Low interest rates, reserve diversification and a global vaccine rollout are all reasons for the dollar’s decline. Investors continued to sell dollars on Monday, kicking off what could be the fourth straight week of losses. This is the last full trading week for 2020 and it is a busy one. There are four central bank meetings, December PMIs, and employment and consumer spending reports from many countries on the calendar. In fact, not even one major economy escapes the release of market-moving data. And the main focus remain on the U.S. dollar.
This week’s upcoming Federal Reserve meeting is another reason for the dollar’s decline. There’s growing belief that after the central bank’s two-day meeting, it could increase asset purchases and lengthen the maturity of bonds it is willing to buy. The Fed may also shift to an outcomes-based guidance that would tie tightening to specific goals. Aside from these changes, Fed Chairman Jerome Powell’s tone along with adjustments to the bank’s economic projections will also be affected. Changes in interest rates are not expected. For the central bank, the impact of vaccine rollout will be weighed against joblessness. We would not be surprised to see a tinge of optimism from Powell even as jobless claims are rising. The dollar is deeply oversold and it won’t take much for short covering. The dollar could see a lift from retail sales, which are also due for release a few hours before FOMC. Economists are looking for spending to fall, but with wages rising and online spending hitting a record, the risk is to the upside. Last, but certainly not least, everyone will also be watching stimulus talks.
The market’s appetite for U.S dollars will determine how many currencies trade, but there’s enough global data for divergences to cause big moves for currency crosses. In addition to the U.S., the UK, Japan and Switzerland also have monetary policy announcements. The Bank of Japan and Swiss National Bank meetings are typically not very market-moving, but the Bank of England’s outlook could have a significant impact on how sterling trades.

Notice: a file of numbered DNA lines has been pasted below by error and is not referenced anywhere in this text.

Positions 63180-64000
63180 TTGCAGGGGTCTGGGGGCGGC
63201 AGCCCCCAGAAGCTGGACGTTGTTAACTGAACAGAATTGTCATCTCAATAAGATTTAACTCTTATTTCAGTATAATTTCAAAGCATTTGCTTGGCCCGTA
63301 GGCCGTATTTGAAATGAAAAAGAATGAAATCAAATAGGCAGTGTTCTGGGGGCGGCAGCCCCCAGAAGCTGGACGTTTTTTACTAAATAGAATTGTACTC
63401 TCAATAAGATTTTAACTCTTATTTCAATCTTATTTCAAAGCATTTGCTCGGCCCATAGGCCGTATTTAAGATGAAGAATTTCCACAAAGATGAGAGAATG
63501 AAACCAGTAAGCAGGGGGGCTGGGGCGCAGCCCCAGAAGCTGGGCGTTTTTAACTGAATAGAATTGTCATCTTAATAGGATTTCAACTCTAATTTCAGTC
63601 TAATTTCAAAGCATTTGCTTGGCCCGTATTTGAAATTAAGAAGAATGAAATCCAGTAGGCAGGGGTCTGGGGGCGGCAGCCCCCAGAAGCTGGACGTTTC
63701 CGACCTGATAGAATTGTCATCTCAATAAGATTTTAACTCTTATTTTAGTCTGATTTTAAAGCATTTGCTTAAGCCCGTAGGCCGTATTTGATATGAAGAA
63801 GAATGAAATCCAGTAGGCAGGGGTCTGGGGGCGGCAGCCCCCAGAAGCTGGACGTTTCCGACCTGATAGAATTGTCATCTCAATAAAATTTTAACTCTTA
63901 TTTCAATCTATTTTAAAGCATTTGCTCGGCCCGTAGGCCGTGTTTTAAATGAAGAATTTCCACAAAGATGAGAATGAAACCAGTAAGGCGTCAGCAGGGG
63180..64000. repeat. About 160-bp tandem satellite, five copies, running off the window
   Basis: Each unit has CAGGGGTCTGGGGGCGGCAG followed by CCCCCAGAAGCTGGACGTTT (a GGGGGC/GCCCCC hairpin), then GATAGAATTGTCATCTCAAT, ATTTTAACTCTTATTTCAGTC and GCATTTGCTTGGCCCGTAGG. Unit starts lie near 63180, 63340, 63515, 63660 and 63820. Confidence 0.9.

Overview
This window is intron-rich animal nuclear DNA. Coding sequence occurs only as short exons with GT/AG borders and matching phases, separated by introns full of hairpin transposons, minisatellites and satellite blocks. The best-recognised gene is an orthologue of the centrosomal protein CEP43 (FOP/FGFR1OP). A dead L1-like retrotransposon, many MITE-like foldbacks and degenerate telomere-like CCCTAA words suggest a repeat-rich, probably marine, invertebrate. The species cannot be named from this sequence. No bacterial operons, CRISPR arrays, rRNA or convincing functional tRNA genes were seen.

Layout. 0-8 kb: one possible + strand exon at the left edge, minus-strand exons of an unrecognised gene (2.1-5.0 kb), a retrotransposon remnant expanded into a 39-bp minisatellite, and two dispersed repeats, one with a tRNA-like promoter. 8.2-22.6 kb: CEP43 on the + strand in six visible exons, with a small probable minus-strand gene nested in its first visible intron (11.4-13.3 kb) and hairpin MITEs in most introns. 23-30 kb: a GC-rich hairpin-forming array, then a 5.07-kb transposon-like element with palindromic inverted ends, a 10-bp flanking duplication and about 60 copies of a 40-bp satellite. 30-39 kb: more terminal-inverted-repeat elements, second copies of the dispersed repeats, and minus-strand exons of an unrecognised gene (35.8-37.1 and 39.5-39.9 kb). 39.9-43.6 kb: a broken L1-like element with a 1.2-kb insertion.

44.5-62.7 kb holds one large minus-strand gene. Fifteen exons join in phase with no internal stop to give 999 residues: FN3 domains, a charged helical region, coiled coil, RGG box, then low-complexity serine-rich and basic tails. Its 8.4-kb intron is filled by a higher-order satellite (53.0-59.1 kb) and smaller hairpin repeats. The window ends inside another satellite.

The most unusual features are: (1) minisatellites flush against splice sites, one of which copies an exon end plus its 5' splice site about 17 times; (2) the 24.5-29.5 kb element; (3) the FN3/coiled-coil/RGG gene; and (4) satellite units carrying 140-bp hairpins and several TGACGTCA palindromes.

The euro resumed its rise, coming within a pip of 2.5-year highs versus the U.S. dollar. Broad-based U.S. dollar weakness and stronger Eurozone industrial production numbers helped fuel the pair’s gains. Eurozone PMIs and the German IFO report are scheduled for release later this week. Recent lockdowns should drive PMIs lower, but the expectations component of IFO could rise on vaccine optimism. Even if it does, the German government’s decision to go into nationwide lockdown until Jan. 10 is a big problem for its economy and, in turn, the euro. They previously considered shutting down shops after the Christmas holiday, but the number of cases and deaths deteriorated to the point where they felt that a sweeping lockdown was needed immediately. Italy could follow as the number of deaths exceed the UK.
For the commodity currencies, the most important releases will be Australian employment, New Zealand’s third quarter GDP and Canada’s inflation report. All three extended their gains against the greenback on Monday and we are looking for improvements all around. By reopening the state of Victoria, Australia stands to see further employment gains. The third quarter was strong for many countries and New Zealand is no exception. Inflation in Canada should also be stronger given the sharp increase in the price component of IVEY PMI.